It’s the late 1970’s, and ageing Godfather Michael Corleone (Al Pacino) is suffering from inextinguishable guilt over the death of his brother Fredo (as seen in The Godfather Part II) years earlier. A devout Catholic, Michael has spent the time between then and now moving the family business into legitimate enterprises, and away from organised crime. He donates millions of dollars to charities, in particular a sizeable chunk to the Vatican. His son, Anthony (Franc D’Ambrosio) is now a successful opera singer, while his daughter, Mary (Sofia Coppola) is the face of his philanthropic organisations. His ex wife Kay (Diane Keaton) has remarried, although Michael still carries a torch for her. Michael’s upstart and petulant nephew Vincent (Andy Garcia) comes to work for the family after a falling out with New York-based gangster Joey Zasa (Joe Mantegna), and immediately falls hard for Mary, much to Michael’s chagrin. Of course, Michael still has toes to his former underworld life, notably the figure of Don Altobello (Eli Wallach), which whom he reminisces over the old days when things seemed a lot simpler. The Vatican bank, led by Archbishop Gilday (Donal Donnelly) and abetted by Swiss banking financier Frederick Keinszig (Helmut Berger), seek to bring the Corleone into the fold with a duplicitous swindle of over half a billion dollars, an offering by Michael from the sale of all his Vegas casinos. Michael is also a target for assassination (Mario Donatone), with shadowy underworld figures seeking revenge constantly, leaving the former Mafia Don with little option but to strike back.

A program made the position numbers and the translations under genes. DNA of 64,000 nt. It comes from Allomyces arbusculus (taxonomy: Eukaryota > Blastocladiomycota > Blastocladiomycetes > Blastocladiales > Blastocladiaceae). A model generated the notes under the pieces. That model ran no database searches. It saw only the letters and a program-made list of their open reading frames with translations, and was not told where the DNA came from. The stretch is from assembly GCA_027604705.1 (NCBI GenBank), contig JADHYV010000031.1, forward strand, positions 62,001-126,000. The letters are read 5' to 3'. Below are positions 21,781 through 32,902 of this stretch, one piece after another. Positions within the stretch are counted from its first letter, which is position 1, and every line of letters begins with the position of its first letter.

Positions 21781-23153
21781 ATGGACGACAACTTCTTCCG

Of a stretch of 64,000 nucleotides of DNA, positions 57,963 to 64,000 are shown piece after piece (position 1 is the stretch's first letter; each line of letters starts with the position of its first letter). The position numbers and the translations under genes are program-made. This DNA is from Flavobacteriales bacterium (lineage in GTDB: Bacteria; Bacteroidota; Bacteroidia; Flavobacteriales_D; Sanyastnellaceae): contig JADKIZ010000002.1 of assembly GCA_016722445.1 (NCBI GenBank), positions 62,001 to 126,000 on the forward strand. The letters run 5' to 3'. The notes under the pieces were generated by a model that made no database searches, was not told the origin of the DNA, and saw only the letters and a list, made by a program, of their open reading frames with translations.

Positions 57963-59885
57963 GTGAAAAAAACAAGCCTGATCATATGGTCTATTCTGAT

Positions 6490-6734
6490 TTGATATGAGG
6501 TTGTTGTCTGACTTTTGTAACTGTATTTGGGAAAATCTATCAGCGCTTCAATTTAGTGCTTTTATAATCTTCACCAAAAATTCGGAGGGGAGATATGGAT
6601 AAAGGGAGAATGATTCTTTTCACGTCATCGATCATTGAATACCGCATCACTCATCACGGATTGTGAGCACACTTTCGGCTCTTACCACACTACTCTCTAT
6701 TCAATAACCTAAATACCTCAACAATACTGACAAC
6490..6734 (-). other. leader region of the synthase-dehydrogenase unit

Make no mistake: The Godfather Part III deserved its Best Picture nomination. It is a terrific film, especially viewed in tandem with its ancestors, although one could argue it doesn’t stand on its own legs as much as Part II did from the original. The story feels a little too lightweight, having moved Michael away from the violent immediacy of controlling the Corleone family and into a patriarchal, tragic figure; Pacino is too strong an actor not to give it his all and rise to the occasion of making this character swing as potent as he does, but Coppola and Puzo’s screenplay jettisons protracted time in his presence in order to spend a lot more time trying to pass the baton to Oscar-nominated Andy Garcia’s hypnotically engaging Vince. Beefed-up roles to Talia Shire’s Connie, Michael sister, and a terrific Eli Wallach, as the frail but well-respected Don Altobello, ease out the film’s lengthy running time – this is an instance where a film could easily be trimmed down to maintain interest, or at least lose several minutes of ancillary plotting to move things along – but I found the film’s lethargic pace and ripened sense of nostalgia for the past to limit the epic-ness of what Coppola carefully constructs. The sense of closure Part III offers is redolent of a final chapter, although as I have already alluded to, the story’s addled plot and weird offshoot narrative feels more like an expanded back page note than a full blooded investment.